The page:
What mingled feelings of sorrow and joy, remorse and gratitude, shame and glory must have surged within Saul’s breast as he contemplated what he had just seen and heart! — Stam, page 35
Israel, through whom God had promised to send salvation and blessing to the Gentiles, had now joined the Gentiles in their rebellion against God and Saul of Tarsus was leading that rebellion.
But when Saul pressed the persecution into Gentile territory, divine intervention was immediate and direct. If the people of Israel would not accept salvation through Christ they were not, at least, to be permitted to keep it from the Gentiles. Thus God now proceeds to show them that He did not choose them because He needed them, but because of His sovereign grace, and that He can justly offer salvation to all, entirely apart from the covenant promises, entirely apart from Israel — wholly and solely through the merits of the Crucified. And for this purpose, yea, on these grounds, He saves Saul, His chief enemy on earth, sending him forth with “the gospel of the grace of God!” (Acts 20:24; Ephesians 3:2). — Stam, page 26
Paul constantly returned to this event in his preaching and writing.
Acts 22:5-16 — As also the high priest bears me witness, and all the council of the elders, from whom I also received letters to the brethren, and went to Damascus to bring in chains even those who were there to Jerusalem to be punished. Now it happened, as I journeyed and came near Damascus at about noon, suddenly a great light from heaven shone around me. And I fell to the ground and heard a voice saying to me, ‘Saul, Saul, why are you persecuting Me?’ So I answered, ‘Who are You, Lord?’ And He said to me, ‘I am Jesus of Nazareth, whom you are persecuting.’ And those who were with me indeed saw the light and were afraid, but they did not hear the voice of Him who spoke to me. So I said, ‘What shall I do, Lord?’ And the Lord said to me, ‘Arise and go into Damascus, and there you will be told all things which are appointed for you to do.’ And since I could not see for the glory of that light, being led by the hand of those who were with me, I came into Damascus. Then a certain Ananias, a devout man according to the law, having a good testimony with all the Jews who dwelt there, came to me; and he stood and said to me, ‘Brother Saul, receive your sight.’ And at that same hour I looked up at him. Then he said, ‘The God of our fathers has chosen you that you should know His will, and see the Just One, and hear the voice of His mouth. For you will be His witness to all men of what you have seen and heard. And now why are you waiting? Arise and be baptized, and wash away your sins, calling on the name of the Lord.’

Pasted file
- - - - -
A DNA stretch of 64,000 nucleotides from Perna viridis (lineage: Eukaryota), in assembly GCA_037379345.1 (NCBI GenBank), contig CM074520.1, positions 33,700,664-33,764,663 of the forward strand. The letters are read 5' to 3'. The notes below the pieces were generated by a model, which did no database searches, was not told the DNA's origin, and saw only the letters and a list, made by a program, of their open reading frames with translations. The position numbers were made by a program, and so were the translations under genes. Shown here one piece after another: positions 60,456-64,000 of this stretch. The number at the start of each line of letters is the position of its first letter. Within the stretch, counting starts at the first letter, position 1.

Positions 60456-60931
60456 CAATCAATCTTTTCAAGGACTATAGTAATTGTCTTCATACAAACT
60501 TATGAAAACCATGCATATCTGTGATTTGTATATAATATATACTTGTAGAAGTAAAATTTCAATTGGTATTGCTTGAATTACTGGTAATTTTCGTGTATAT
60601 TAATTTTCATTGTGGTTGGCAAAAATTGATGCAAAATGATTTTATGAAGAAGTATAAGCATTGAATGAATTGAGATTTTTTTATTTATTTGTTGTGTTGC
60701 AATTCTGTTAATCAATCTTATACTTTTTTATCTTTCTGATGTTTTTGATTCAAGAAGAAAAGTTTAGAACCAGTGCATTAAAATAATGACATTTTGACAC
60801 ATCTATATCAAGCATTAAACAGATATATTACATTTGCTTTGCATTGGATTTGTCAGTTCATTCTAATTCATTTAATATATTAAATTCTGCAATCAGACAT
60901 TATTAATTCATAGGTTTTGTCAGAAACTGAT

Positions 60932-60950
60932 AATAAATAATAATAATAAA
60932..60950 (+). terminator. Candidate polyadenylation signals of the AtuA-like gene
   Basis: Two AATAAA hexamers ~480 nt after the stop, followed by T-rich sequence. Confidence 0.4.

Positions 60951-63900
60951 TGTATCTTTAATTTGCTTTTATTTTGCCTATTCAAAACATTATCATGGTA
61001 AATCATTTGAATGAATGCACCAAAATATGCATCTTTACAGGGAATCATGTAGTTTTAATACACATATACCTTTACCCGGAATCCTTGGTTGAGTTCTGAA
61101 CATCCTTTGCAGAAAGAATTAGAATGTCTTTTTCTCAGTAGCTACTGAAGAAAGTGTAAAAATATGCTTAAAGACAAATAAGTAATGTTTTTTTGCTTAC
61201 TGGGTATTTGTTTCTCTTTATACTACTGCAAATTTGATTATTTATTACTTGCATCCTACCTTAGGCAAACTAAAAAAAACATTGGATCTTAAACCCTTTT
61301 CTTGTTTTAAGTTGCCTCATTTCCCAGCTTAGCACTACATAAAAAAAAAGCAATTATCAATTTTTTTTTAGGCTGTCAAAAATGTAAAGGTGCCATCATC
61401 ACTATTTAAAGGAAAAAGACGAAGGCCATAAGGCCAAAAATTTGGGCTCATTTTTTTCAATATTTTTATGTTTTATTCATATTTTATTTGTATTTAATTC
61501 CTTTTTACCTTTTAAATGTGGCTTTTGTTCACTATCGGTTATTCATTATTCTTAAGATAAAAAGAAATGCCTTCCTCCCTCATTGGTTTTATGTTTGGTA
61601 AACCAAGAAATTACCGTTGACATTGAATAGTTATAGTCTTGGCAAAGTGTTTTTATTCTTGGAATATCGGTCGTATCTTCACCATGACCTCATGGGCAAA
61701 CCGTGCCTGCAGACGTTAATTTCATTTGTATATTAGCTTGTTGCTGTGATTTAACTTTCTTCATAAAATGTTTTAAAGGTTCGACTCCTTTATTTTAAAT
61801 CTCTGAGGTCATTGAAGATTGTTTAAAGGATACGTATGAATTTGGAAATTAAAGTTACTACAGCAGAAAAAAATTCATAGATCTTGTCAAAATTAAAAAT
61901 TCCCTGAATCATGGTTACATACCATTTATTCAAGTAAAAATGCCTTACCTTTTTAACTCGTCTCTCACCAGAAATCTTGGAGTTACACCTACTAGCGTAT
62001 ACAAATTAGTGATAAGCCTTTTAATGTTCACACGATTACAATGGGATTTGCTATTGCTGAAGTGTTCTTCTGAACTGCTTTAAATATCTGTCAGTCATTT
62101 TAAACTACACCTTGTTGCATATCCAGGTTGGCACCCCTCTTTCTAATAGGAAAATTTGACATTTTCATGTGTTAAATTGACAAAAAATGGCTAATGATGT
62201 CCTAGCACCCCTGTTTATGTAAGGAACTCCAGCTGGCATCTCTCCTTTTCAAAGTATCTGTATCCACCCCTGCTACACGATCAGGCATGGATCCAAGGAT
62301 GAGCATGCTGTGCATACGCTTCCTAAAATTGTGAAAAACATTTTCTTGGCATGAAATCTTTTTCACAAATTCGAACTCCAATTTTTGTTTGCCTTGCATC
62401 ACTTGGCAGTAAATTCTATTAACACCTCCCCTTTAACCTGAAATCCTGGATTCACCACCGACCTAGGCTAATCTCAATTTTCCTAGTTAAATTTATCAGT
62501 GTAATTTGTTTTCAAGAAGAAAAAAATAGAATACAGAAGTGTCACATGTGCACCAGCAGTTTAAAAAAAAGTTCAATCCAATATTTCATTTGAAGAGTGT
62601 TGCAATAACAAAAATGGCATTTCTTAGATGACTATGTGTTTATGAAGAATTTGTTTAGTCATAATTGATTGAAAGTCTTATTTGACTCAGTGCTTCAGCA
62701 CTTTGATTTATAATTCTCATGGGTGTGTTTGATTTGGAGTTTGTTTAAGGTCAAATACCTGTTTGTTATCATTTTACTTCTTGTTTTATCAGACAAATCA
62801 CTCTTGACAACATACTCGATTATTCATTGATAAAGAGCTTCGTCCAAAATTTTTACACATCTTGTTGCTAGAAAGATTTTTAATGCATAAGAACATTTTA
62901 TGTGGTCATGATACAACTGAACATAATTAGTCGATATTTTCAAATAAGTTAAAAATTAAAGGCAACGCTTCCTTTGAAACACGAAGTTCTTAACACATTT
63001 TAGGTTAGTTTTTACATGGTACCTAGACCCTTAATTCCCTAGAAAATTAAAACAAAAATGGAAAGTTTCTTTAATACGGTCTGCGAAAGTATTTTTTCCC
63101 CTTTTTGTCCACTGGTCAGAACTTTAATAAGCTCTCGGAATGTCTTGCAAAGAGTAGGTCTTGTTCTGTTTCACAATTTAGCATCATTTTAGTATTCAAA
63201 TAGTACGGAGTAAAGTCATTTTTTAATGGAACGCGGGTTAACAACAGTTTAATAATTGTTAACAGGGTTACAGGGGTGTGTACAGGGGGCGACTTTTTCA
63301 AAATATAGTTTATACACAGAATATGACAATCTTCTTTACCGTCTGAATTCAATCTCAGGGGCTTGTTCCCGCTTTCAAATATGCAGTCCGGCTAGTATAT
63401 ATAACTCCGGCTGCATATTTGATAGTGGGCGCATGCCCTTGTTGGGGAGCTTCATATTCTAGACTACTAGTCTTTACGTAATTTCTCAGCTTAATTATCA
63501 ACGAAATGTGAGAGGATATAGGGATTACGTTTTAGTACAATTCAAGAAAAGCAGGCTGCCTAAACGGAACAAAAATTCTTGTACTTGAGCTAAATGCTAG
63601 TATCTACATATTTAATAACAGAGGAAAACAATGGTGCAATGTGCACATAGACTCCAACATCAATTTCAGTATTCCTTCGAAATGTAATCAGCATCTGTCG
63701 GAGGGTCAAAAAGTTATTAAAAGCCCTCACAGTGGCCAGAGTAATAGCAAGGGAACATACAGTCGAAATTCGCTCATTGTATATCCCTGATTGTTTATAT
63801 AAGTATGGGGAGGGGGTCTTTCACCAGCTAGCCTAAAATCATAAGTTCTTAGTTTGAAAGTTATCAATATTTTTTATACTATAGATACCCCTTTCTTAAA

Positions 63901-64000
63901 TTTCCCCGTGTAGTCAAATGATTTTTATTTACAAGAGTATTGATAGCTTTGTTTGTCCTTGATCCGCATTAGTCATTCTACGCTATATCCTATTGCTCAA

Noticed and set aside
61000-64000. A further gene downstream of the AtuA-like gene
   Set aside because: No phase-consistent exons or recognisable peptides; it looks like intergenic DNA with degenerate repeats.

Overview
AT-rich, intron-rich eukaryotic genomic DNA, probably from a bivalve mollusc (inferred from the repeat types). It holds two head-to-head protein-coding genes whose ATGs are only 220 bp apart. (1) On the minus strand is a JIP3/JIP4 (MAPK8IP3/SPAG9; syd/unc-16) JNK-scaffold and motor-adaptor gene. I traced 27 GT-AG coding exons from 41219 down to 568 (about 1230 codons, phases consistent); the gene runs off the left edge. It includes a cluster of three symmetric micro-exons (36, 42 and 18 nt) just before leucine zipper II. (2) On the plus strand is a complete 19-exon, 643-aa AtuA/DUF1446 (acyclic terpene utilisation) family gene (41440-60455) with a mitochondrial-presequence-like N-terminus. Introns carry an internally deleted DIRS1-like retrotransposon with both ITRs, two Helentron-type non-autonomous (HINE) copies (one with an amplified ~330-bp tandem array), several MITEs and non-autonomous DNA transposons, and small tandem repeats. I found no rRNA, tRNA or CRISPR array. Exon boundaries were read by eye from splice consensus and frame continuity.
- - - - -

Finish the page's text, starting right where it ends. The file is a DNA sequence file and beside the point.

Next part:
Acts 26:12-18 — While thus occupied, as I journeyed to Damascus with authority and commission from the chief priests, at midday, O king, along the road I saw a light from heaven, brighter than the sun, shining around me and those who journeyed with me. And when we all had fallen to the ground, I heard a voice speaking to me and saying in the Hebrew language, ‘Saul, Saul, why are you persecuting Me? It is hard for you to kick against the goads.’ So I said, ‘Who are You, Lord?’ And He said, ‘I am Jesus, whom you are persecuting. But rise and stand on your feet; for I have appeared to you for this purpose, to make you a minister and a witness both of the things which you have seen and of the things which I will yet reveal to you. I will deliver you from the Jewish people, as well as from the Gentiles, to whom I now send you, to open their eyes, in order to turn them from darkness to light, and from the power of Satan to God, that they may receive forgiveness of sins and an inheritance among those who are sanctified by faith in Me.’
1 Corinthians 15:8 — Then last of all He was seen by me also, as by one born out of due time.
Galatians 1:15-16 — But when it pleased God, who separated me from my mother’s womb and called me through His grace, to reveal His Son in me, that I might preach Him among the Gentiles …
1 Timothy 1:12-13 — And I thank Christ Jesus our Lord who has enabled me, because He counted me faithful, putting me into the ministry, although I was formerly a blasphemer, a persecutor, and an insolent man; but I obtained mercy because I did it ignorantly in unbelief.
Paul’s Roman, as well as his Hebrew citizenship is strongly emphasized in the book of Acts. This is significant, for here at the outset, as a representative of both Jew and Gentile, he is sent to both Jews and Gentiles to turn them from darkness to light and to give them an inheritance among the sanctified.
Saul was not sent out to work under the commission given to the twelve. Indeed, the Lord had raised him up as another apostle, entirely apart from the twelve, that though him “He might reconcile both [Jews and Gentiles] unto God in one body by the cross” (Ephesians 2:16). — Stam, pages 28-29